An impacted tooth is one that is unable to fully erupt or come out, in its proper location because it is prevented from doing so by tissue, bone, or another tooth. This may occur because the tooth has tilted out of its normal position, or does not have sufficient space to erupt because of surrounding teeth. The teeth that are most commonly impacted are the wisdom teeth, or third molars.
A tooth that is impacted, but does manage to erupt can grow out at an angle as opposed to straight up and out of the gum. A tooth that erupts at an angle, is sometimes referred to as ectopic, which means that it is displaced or incorrectly positioned.
The most frequent problem associated with impacted teeth is infection. As an impacted tooth tries to grown, it can push up the gum, creating a pocket for food debris to collect and decay. The impacted tooth's attempt to grow or emerge can push other surrounding teeth out of their normal position, and can therefore change the alignment and bite of the mouth.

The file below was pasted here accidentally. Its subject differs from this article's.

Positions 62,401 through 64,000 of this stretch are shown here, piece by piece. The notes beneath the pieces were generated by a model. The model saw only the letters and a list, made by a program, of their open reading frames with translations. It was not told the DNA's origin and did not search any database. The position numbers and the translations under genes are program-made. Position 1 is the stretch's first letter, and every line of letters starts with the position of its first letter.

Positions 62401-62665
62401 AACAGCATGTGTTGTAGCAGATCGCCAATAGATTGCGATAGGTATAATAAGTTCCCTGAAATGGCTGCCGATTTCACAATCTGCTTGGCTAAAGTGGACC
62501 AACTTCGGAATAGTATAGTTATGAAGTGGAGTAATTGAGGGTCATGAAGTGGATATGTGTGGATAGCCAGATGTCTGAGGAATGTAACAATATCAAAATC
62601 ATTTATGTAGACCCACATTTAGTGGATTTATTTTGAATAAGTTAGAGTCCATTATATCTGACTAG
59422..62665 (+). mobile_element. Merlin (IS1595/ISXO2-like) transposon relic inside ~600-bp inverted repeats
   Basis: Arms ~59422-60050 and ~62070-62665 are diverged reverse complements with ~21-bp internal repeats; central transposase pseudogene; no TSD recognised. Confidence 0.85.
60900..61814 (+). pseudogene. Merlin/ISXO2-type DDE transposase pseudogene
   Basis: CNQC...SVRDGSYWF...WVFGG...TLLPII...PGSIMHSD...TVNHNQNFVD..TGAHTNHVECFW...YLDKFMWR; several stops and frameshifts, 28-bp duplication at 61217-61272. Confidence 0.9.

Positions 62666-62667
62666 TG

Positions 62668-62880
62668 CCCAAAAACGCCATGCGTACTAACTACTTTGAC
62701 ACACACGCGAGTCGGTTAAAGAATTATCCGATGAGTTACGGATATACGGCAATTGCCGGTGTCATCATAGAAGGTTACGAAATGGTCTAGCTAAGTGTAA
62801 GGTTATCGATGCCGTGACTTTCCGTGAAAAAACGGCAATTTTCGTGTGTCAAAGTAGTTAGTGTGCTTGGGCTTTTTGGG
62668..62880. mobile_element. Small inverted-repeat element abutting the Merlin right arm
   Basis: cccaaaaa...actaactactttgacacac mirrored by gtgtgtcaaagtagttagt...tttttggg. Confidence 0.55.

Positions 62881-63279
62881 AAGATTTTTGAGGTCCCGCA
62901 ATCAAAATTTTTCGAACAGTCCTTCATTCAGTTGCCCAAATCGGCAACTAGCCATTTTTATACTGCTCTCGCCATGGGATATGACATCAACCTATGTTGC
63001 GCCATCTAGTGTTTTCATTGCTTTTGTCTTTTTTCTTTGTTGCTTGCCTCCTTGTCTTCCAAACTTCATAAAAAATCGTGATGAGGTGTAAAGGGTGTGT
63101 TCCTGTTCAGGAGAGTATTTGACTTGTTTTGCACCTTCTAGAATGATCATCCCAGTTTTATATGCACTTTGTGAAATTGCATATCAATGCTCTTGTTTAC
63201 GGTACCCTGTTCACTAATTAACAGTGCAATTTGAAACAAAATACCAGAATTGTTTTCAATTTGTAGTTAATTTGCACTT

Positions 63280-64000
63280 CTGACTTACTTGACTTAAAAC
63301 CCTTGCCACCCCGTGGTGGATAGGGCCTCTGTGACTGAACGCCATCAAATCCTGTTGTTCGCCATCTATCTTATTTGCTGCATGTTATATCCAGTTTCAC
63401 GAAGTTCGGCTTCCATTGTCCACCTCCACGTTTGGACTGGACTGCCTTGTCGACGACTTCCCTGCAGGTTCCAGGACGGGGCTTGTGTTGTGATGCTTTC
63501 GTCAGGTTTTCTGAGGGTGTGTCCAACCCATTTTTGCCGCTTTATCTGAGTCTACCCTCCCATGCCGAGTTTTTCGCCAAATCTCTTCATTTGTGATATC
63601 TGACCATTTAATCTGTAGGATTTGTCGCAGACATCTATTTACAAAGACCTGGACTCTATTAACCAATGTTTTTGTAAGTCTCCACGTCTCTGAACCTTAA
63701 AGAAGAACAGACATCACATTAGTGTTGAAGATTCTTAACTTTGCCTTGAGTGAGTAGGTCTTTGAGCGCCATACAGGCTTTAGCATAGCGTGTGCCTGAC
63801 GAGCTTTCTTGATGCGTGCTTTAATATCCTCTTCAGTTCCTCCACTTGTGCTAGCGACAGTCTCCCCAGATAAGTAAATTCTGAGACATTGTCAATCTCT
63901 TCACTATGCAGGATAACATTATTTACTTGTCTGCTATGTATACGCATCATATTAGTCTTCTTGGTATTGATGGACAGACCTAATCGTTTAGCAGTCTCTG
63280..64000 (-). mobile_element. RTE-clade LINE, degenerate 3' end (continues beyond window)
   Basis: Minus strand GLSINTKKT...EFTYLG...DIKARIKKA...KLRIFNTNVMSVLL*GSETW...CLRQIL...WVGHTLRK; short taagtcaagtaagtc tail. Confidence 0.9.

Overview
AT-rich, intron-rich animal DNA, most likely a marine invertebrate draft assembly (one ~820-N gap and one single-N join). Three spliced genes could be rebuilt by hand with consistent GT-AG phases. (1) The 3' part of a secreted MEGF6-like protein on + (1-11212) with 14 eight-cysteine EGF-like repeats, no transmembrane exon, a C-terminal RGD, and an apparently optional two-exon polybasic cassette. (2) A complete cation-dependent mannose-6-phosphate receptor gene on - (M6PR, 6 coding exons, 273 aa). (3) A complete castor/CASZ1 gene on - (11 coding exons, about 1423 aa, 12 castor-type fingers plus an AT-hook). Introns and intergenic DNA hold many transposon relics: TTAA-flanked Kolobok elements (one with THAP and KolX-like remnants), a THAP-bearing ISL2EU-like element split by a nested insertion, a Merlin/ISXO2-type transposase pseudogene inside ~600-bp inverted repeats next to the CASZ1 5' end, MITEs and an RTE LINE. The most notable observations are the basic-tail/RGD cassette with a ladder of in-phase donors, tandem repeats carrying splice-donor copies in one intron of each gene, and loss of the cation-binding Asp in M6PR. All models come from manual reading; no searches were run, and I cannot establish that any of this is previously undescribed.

Some people may experience no symptoms of impacted teeth, others may experience irritation or some degree of swelling of the gums around the impacted tooth, pain when chewing or biting, sensitivity to hot and cold, or pain in the areas of the jaw, face and ear.
The dentist or oral surgeon can usually diagnose an impacted tooth with a visual examination. He or she may probe your gums to test their sensitivity, and will also recommend taking x-rays of your mouth to examine how your teeth are positioning under the gums.